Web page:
Mail will be the only option to verify, as it’s the “best, most robust way to verify address.” ePluribus is also looking to add other verification options, but it won’t be implementing those this year.
It’s also worth noting ePluribus is currently only a Chrome extension, but aims to be available on other browsers and have an app version at some point.
As for how the company plans to make money over the long term, McCarty said it would look to monetize the identity component of the service.
“This does not involve selling user data, but rather gives our users complete control over their personal data and monetizes by providing secure sharing of this personal information to various service providers (e.g. government institutions) that will pay for these services,” he explained.
ePluribus captures the minimum information needed to fill out a representatives’ contact form (phone, email, name, address, and title), as well as some usage data.
Anyway, if you’re the kind of person who wishes your representative would pay attention to your tweets, you might just have your answer.
February 27, 2019 / Comments Off on Chrome extension also sends your tweets to Congress
If you’re a tab-loving Chrome power user, a simple extension can give you the power to speed up your computer instantaneously. The folks at BGR recently called our attention to the extension OneTab, and we had to spread the word.
Having multiple tabs open eats up RAM and CPU resources, two components that contribute to the speed of your machine. Ever hear the fan start whirring as you open 17 more tabs with articles to read later? That’s your computer getting overloaded with the multiple digital balls it has to juggle, causing it to slow down.
The extension OneTab essentially caters to your tabs habit, managing RAM and CPU resources, while assuring you that you won’t lose the link to that 2,500 word think piece you swear you’re going to read later.
When you click on the extension icon, it gathers all of your tabs into one, with a list of the URLs of all the tabs open. That way, you can always go back and find that one important thing, but you don’t need to keep all of the websites you’ve visited running in the background.
OneTab works with Chrome as well as Firefox. It claims to “save up to 95% memory and reduce tab clutter in Google Chrome.” Also, it’s free.
According to reviews, the extension has been around since 2017. But the developers added a 2019 update to incorporate user suggestions, such as the ability to restore all your tabs all at once.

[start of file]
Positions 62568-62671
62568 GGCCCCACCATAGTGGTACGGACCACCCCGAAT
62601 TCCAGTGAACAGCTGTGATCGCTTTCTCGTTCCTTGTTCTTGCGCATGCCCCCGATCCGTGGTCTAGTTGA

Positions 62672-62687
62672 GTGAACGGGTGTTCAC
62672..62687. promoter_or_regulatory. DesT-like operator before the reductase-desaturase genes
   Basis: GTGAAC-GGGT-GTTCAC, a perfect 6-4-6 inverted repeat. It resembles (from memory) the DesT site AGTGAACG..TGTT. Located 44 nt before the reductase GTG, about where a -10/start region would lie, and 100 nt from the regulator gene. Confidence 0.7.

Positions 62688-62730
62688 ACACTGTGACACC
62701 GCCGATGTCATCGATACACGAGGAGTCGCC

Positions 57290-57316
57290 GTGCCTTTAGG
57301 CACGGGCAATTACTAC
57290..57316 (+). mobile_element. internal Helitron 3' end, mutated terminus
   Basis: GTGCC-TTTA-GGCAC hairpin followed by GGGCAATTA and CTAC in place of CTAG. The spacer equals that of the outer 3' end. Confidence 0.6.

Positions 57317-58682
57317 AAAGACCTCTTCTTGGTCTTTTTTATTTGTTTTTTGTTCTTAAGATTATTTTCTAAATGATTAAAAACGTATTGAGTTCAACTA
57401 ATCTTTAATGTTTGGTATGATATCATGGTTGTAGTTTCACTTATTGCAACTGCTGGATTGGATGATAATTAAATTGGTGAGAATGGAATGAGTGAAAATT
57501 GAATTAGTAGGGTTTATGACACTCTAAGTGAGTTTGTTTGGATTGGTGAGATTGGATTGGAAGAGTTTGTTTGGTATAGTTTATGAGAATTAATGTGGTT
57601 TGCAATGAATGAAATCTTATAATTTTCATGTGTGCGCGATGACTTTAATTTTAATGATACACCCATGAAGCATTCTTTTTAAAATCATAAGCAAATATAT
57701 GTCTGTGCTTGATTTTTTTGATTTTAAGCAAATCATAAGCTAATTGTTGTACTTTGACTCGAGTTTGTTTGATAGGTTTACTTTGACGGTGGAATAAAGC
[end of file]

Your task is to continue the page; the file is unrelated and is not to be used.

The extension has overall positive reviews, though some claim that they have lost their lists and angrily give one star reviews. One power user points out several fixes for this, including refreshing, changing default settings to keep URLs even after you open them, and to manually save the contents of the webpage.
I tried the extension while I had just over a dozen tabs open. According to Google Chrome’s task manager, those tabs had a memory footprint of thousands of MBs.
I was a bit afraid at first to click my newly installed OneTab icon in the upper right corner, which rightfully looks like a tornado about to suck up all your browsing memories.
But I took the plunge — and my Memory Footprint reduced to just a few line items, mostly from other extensions. And with a WAY smaller memory footprint.
Restoring the tabs I wanted open was easy. I ended up opening up my work management stuff, but leaving the articles I meant to read later in my list. I also tried restoring everything at once with the “restore all” button. That really got my fan a-whirring, but it worked.
Perhaps the simpler solution to increasing speed would be to fight our tab addictions. But that’s just not what the internet is about; services like Chrome are called “browsers” for a reason. Online, we relish our ability to pick things up and put them down, to come back to them when we want to, to create a customized resource of knowledge and information day by day. If that eats up processing power and speed, so be it! That’s what these machines are for, dagnabit!
You can download OneTab here. OneTab to rule them all!
February 19, 2019 / Comments Off on How to seriously speed up Chrome with a single click